GHOST RIDER: SPIRIT OF VENGEANCE & The Duality Of Guilty Pleasures
source: Columbia Pictures

Nicolas Cage goes completely overboard in the best possible way. This even shines through his performance as the Ghost Rider. Seeing the skull shout at someone, or laugh while taking out various enemies, is a blast. Moreover, he is not the only one giving it his all. Idris Elba plays a French character named Moreau, and he looks like he is having a lot of fun as well.

Moreau gets some of the best moments in the film, though he is absent for way too long. Even the villain Ray Carrigan (Johnny Whitworth) gets some great scenes. He turns into the human form of decay, which is an interesting power. Of course, there is a joke involving a Twinkie. Yet the villain’s powers seem to change depending on how the plot needs it, which does take a bit away from the film.

I confess that I love some of the action sequences in this film. My personal favorite is when Ghost Rider takes control over a mining machine. I turn into a teenager when that machine catches fire. Does it add anything to the film? No, but it is just so thrilling to see this gigantic machine catch fire and attack people. Even the last action sequence is just great fun.

It does take an entire film, but we actually get to see him in a car chase. The biggest complaint I can muster is that it is rather short lived. I also love the small touches that were added, such as showing that his flaming skull leads to the leather jacket melting. Somehow it is fine again when he regains control, but it is such a nice little touch. The CGI is not always consistent, but seeing his jacket bubble due to heat is beautiful.

A Marvelous Disaster

There are small glimmers of a much greater film buried beneath some bizarre decisions. Still, I cannot help but enjoy every ridiculous moment of it. It fits for me, as most of my guilty pleasures seem to follow a pattern of mindless popcorn fodder. Sometimes I enjoy a terrible action movie for being terrible. I quite enjoy Crank: High Voltage for that exact reason.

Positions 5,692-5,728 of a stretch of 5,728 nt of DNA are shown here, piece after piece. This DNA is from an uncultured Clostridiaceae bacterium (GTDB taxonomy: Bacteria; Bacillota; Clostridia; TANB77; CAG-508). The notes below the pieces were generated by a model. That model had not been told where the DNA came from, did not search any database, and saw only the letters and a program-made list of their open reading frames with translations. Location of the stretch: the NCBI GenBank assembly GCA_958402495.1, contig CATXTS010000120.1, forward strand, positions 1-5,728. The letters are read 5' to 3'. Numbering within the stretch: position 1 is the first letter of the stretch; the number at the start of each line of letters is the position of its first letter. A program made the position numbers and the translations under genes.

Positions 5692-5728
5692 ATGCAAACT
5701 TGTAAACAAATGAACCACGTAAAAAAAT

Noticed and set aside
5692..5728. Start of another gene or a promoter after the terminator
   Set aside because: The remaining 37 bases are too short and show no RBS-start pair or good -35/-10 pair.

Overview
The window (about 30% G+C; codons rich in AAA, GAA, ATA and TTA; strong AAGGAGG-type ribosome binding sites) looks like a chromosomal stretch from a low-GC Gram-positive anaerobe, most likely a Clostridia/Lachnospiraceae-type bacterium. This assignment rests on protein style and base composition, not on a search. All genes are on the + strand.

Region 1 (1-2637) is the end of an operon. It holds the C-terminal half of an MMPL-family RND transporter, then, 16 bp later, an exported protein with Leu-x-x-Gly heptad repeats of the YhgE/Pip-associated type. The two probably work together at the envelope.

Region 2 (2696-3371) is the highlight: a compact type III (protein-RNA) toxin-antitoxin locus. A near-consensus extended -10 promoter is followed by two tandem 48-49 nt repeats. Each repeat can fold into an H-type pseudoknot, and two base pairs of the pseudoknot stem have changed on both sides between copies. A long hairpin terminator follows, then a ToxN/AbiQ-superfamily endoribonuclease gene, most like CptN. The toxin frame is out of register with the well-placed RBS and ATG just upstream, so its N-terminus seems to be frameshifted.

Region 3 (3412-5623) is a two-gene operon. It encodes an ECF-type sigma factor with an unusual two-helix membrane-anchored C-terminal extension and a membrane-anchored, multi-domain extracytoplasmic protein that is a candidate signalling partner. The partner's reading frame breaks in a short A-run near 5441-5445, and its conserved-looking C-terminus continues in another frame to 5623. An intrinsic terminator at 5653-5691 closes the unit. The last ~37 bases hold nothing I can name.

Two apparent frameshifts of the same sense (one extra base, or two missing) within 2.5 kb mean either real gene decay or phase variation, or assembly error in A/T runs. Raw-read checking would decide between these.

The thing about guilty pleasures lies in their duality. We know they are bad, but we cannot help but love them because of the same reason. At the same time, those few golden moments that work make them stick out even more beneath the rubble.

GHOST RIDER: SPIRIT OF VENGEANCE & The Duality Of Guilty Pleasures
source: Columbia Pictures

The issue is that it is difficult to come to an understanding why we have guilty pleasures. Everyone’s personal taste influences the way we look at bad films. While I enjoy Ghost Rider: Spirit of Vengeance, someone else will turn it off after a few minutes. There is some beauty within imperfections, but that beauty is always subjective. That fact makes it scary, as we cannot explain why we love these absurd films. We can throw out theories why, like I did, but they are just a paradox overall.

What is your personal biggest guilty pleasure? What do you think of mine? Do you have some film genre that you cannot help but enjoy?

Opinions expressed in our articles are those of the authors and not of the Film Inquiry magazine.
Joseph is an Austro-American media and communications student currently living in Austria, who grew up with film most of his life. Having won a new appreciation of cinema as an art form and as an industry, he aims to learn as much about it as he can.
  • zerosava

    Super Mario Brothers.